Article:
What I Know About 14

by Annie Reneau
Originally Published: 

My fourteen-year-old bursts from the room she shares with her younger sister.

“MOM! She threw my blankets on the floor AGAIN! After I’ve REPEATEDLY asked her NOT to!”

I can tell by the tone of her voice it’s going to be one of those evenings. The ones where hormones collide with perceived injustice to create a vortex I inevitably get sucked into. I know it’s going to start with me calmly trying to talk sense into an irrational brain, then escalate into a ridiculous argument, then culminate with me throwing up my hands and probably yelling more than I want to. I know that.

Over the years, I’ve nodded along with mock sympathy when other moms would lament their challenges with their teen daughters. But I really thought my daughter would be different. I really thought I would be different. Somehow I thought her kind disposition and my relaxed temperament would make us immune to typical mother-daughter squabbles.

You’d think I’d have learned by now that motherhood doesn’t work that way.

It’s not like she’s a bad kid. She’s pretty awesome, actually. But MY LORD, the drama. She saves it all up just for me. Perhaps I should feel privileged. Perhaps this is normal—in fact, I’m sure it is. But it’s exhausting. The stomping and the eye rolling and the demon that possesses her without warning. The constant pushing of buttons and boundaries and the relentless questioning of every rule she doesn’t agree with.

I love her to no end, but I hate the hormonal upheaval happening inside of her. I know it has to happen. I know the pushing and questioning are necessary steps to independence. I know that.

But I’m worried. I’m worried that time is running out and I haven’t prepared her enough for the world. I’m worried that I’ve somehow forgotten or neglected some major life lessons throughout her childhood. I know that teaching those lessons is not 100% my job. I know that there are things she’s going to have to learn and experience on her own. I know that.

But I’m scared. I’m scared about her growing up and losing her innocence. I’m scared of mean girls and handsome jerks and date rapists and persuasive peers. I’m scared that she might make the same mistakes that I made, and mistakes that I didn’t. I know I have to trust that we are doing our jobs as parents. I know that she will make mistakes and that she will learn from them—and that even hard lessons are still lessons. I know that.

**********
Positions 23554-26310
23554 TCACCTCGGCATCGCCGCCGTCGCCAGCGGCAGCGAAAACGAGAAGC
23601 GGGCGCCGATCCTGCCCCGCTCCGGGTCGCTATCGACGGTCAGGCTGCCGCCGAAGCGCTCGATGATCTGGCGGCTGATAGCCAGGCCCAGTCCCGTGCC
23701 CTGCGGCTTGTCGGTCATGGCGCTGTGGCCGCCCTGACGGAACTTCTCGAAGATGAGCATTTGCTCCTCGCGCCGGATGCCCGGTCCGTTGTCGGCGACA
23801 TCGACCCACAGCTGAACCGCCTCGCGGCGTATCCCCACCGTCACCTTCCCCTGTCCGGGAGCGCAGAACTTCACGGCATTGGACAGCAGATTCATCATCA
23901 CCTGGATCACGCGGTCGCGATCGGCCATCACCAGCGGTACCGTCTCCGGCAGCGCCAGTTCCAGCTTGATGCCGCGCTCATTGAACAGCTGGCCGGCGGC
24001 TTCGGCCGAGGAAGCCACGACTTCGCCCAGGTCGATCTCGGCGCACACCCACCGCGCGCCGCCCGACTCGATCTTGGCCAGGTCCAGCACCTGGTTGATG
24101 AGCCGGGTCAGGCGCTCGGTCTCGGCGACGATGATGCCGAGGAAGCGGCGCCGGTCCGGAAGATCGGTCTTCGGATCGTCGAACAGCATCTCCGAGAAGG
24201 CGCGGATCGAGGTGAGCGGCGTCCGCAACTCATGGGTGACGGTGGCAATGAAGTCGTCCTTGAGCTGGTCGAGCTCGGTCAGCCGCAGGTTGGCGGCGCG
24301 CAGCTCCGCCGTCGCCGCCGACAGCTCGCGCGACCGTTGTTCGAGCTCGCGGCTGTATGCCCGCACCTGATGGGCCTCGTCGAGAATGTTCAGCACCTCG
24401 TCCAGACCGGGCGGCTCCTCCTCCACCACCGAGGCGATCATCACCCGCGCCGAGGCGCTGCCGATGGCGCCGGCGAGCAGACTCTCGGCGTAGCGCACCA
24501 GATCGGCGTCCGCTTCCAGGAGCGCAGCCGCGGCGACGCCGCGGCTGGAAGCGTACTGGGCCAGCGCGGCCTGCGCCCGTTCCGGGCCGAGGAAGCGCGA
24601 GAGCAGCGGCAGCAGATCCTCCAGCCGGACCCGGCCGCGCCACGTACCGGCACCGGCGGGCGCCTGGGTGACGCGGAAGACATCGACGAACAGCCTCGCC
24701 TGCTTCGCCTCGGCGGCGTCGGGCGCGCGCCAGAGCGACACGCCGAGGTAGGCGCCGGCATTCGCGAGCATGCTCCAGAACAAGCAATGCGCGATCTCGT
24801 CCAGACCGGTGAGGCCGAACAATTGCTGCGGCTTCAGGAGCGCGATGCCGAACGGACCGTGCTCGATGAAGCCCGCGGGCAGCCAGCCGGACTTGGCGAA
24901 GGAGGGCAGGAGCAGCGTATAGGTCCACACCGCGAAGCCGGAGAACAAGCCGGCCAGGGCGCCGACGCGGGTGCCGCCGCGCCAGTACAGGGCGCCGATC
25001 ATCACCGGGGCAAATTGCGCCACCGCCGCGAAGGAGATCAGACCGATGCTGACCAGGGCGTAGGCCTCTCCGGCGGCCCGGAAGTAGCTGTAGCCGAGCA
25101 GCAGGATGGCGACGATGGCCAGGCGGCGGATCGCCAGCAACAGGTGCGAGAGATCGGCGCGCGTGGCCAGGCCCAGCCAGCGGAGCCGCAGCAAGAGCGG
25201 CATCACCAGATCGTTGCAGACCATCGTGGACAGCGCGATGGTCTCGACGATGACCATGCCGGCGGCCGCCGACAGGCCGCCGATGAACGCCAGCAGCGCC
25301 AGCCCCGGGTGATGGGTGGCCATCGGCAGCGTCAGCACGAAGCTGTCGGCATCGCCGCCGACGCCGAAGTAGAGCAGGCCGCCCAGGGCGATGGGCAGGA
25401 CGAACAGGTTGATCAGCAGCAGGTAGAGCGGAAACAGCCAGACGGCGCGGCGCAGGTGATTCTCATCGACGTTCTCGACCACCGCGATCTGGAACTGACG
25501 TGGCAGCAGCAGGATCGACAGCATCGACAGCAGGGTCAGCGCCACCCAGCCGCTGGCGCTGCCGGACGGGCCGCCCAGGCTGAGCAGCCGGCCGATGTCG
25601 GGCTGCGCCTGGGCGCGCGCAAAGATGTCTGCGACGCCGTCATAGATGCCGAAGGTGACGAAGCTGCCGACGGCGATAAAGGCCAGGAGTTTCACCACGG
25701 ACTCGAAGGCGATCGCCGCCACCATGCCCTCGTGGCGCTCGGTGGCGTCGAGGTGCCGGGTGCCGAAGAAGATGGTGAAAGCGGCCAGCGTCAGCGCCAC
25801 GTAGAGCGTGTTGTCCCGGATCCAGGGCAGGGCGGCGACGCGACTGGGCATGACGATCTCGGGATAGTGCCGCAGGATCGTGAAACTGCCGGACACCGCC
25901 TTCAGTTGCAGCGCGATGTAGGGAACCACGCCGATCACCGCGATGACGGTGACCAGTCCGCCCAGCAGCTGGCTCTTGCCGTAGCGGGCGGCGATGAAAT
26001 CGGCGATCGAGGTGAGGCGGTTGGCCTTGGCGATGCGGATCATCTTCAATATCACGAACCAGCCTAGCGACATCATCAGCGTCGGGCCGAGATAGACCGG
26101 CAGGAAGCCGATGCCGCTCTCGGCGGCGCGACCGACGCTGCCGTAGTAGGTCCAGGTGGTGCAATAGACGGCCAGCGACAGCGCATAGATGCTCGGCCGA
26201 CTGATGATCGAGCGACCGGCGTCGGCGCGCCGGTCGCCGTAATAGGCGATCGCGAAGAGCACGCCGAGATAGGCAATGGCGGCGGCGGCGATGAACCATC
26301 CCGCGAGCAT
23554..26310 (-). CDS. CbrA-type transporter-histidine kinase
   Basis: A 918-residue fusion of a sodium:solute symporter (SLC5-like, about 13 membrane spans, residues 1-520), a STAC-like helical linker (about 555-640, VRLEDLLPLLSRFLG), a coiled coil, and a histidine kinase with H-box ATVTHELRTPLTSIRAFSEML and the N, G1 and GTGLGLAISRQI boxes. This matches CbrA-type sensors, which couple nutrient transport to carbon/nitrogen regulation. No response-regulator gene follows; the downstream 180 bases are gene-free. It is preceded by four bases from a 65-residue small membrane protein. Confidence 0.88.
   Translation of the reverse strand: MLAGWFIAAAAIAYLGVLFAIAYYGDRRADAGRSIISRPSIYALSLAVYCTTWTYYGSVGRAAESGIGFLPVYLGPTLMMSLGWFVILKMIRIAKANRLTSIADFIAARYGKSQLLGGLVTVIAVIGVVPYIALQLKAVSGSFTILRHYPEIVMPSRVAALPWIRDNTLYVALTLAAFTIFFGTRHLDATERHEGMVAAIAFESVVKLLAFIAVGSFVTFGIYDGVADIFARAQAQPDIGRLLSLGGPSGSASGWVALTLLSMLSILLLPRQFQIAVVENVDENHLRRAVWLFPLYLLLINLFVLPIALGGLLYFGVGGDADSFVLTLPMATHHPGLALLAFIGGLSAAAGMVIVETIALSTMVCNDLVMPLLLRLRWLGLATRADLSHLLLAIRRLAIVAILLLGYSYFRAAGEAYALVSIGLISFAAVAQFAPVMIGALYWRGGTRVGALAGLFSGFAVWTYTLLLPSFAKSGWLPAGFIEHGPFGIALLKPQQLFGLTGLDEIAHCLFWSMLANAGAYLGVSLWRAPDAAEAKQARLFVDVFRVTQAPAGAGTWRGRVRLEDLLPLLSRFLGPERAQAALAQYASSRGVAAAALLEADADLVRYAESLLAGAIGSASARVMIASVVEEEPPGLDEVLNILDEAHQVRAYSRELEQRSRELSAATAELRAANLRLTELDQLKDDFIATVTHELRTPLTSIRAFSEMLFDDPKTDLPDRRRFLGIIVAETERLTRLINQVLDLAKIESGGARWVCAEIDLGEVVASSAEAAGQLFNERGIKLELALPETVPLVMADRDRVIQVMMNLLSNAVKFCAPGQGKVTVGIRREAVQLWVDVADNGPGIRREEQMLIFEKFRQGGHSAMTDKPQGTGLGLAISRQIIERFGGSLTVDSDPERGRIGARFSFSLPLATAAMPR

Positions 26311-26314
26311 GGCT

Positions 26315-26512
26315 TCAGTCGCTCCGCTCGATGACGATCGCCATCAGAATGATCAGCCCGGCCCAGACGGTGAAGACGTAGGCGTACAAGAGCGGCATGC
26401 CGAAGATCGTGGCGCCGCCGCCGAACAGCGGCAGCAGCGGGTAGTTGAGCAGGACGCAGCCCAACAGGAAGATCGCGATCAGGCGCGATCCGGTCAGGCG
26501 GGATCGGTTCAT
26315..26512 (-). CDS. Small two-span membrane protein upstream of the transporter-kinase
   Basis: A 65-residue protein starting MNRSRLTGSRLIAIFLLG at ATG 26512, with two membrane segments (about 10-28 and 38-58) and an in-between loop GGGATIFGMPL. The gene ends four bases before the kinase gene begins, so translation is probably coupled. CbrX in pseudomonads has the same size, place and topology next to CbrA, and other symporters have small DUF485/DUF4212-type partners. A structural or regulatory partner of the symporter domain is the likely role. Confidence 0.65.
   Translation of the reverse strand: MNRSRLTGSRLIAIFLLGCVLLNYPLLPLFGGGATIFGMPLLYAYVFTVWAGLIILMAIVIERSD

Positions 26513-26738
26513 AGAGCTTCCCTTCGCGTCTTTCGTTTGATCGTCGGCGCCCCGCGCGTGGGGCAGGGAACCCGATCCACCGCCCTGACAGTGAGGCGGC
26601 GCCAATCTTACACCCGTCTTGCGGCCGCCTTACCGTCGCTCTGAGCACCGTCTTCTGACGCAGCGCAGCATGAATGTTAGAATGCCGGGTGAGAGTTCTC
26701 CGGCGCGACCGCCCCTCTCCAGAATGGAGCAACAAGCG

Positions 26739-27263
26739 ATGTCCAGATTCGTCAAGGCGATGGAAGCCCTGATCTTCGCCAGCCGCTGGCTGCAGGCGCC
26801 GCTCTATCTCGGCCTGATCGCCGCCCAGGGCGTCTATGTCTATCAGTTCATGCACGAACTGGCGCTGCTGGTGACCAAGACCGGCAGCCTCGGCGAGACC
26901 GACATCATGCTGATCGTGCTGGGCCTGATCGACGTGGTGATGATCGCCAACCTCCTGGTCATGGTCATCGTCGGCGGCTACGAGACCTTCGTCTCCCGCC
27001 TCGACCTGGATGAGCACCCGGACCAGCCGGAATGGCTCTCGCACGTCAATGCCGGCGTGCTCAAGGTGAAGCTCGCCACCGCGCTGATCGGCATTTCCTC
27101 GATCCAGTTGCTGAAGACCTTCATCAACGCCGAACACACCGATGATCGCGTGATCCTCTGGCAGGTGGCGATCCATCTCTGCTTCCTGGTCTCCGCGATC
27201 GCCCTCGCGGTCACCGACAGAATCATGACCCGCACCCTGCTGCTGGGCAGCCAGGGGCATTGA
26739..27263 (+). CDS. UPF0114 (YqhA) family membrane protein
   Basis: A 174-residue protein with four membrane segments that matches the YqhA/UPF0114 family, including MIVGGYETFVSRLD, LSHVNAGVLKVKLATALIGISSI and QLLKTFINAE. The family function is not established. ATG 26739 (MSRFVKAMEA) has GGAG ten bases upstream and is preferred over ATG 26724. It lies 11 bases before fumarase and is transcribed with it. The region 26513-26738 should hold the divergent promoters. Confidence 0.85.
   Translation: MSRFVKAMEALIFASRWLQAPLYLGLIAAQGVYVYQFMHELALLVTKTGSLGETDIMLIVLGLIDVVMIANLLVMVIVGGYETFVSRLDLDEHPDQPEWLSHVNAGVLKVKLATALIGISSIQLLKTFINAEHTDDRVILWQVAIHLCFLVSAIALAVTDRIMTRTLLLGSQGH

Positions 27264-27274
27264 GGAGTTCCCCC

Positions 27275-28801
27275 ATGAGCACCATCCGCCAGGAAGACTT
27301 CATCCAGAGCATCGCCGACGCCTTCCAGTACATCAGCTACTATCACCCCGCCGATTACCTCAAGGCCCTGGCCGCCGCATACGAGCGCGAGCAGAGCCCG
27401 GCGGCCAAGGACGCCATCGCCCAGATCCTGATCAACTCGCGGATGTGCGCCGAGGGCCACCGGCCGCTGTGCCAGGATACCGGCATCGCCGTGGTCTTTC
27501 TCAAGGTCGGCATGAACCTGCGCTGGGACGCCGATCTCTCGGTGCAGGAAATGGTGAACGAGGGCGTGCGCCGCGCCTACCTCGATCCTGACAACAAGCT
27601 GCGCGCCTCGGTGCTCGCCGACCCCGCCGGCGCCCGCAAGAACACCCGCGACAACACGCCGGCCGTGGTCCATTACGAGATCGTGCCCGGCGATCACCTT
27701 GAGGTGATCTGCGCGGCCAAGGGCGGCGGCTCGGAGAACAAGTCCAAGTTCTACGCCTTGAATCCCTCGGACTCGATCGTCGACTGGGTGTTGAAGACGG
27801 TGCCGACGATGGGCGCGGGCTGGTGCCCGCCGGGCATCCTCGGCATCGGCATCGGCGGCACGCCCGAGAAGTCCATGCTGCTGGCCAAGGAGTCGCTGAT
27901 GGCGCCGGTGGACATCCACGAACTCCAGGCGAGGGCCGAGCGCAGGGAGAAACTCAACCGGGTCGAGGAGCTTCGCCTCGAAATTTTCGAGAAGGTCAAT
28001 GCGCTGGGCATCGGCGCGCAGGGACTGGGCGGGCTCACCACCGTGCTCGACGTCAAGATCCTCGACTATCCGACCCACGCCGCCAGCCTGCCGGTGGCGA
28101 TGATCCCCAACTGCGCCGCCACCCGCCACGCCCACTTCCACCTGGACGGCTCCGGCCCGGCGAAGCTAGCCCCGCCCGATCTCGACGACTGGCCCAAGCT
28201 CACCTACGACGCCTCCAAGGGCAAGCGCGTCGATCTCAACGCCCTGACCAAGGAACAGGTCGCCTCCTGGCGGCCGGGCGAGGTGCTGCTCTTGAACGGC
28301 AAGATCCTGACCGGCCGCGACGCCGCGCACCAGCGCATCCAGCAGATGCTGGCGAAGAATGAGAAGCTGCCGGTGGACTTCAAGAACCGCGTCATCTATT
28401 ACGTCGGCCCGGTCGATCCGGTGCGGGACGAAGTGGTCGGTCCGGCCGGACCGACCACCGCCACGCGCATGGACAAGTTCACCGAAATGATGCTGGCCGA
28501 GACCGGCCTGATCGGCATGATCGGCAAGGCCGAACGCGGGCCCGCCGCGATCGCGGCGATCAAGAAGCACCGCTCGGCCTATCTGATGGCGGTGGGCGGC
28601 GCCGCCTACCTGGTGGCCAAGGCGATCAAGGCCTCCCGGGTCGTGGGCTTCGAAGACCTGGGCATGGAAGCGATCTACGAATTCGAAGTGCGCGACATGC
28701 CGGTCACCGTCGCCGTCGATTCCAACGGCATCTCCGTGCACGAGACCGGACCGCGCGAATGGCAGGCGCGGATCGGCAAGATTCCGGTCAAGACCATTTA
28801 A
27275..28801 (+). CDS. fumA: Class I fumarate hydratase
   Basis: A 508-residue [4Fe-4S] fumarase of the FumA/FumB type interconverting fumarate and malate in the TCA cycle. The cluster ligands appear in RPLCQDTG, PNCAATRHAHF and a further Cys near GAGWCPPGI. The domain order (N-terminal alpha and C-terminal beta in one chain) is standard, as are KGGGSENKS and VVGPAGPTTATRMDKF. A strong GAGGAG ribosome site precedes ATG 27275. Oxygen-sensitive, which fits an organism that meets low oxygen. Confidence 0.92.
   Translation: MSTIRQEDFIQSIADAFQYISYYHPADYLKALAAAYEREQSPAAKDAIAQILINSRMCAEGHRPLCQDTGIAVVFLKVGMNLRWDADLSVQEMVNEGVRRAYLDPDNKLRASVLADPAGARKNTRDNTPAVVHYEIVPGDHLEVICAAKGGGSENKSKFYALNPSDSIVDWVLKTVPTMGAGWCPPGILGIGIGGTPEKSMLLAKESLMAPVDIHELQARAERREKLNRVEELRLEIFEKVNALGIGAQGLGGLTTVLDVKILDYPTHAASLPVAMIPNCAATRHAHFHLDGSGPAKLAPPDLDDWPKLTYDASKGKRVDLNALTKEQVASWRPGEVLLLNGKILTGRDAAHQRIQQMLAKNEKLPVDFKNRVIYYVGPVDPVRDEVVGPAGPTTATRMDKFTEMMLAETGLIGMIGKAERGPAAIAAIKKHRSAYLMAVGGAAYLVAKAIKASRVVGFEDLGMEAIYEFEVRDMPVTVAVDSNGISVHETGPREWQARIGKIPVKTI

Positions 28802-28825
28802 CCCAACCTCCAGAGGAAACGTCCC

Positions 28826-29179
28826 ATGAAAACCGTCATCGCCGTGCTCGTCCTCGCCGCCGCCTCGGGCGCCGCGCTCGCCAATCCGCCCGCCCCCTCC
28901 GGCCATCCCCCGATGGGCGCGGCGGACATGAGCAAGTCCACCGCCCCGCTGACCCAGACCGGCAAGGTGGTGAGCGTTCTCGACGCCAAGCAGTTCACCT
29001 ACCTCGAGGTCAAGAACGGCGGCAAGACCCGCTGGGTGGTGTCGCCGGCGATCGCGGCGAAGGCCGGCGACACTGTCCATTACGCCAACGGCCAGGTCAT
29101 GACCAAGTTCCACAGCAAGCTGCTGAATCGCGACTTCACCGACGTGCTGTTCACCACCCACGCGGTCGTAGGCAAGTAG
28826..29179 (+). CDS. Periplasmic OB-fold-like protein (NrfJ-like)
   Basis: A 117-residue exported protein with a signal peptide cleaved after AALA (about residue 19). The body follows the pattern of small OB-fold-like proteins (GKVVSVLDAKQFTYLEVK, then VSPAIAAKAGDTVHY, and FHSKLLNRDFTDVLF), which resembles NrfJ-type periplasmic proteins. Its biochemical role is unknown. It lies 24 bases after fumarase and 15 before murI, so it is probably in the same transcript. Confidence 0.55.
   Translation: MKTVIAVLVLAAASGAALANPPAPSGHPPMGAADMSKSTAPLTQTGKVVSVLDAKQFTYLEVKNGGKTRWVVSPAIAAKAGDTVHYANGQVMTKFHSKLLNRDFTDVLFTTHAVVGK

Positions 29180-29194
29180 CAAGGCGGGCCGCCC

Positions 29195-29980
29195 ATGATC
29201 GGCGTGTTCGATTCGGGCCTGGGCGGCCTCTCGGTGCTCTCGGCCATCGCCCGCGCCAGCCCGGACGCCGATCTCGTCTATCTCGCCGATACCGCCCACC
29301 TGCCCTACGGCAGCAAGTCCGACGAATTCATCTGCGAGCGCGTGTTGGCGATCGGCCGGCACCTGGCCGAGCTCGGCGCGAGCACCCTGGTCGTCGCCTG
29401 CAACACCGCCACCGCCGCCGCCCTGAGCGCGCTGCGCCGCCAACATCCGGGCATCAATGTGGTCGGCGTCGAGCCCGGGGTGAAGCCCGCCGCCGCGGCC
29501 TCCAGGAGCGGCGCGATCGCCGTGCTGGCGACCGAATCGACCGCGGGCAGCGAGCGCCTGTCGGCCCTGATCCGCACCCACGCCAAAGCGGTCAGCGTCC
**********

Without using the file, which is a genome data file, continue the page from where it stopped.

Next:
But I’m sad. I’m sad that she’s too big for me to pick up and cradle in my arms to make everything okay. I’m sad that I won’t always be there to protect her. I’m sad that one of these days I’m going to blink and she’ll be gone, off having her own adventures, forgetting to call her mother. I know that that’s just the cycle of life. I know that she won’t understand the fierceness of my love for her until she has kids of her own. I know that.

When I step back, I can see that so much of my frustration with her right now is wrapped up in my own fear, worry, and sadness. That’s where most parental angst comes from, isn’t it? And I’m guessing a lot of her own angst comes from the same place. Growing up is exciting and scary and awesome and confusing. I remember that. I just never realized it would feel the same way from the other side. Now I know.

So when she bursts from her room again, I know what will happen. We’ll argue. She’ll roll her eyes. I’ll lose my patience. She’ll stomp away. I’ll put my hands to my head and vent to my husband.

Then I’ll calm down. She’ll calm down. We’ll talk, then laugh. I’ll wrap her strangely grown-up body in a hug. We’ll both say, “I love you,” and we’ll mean it.

Thankfully, I know that, too.

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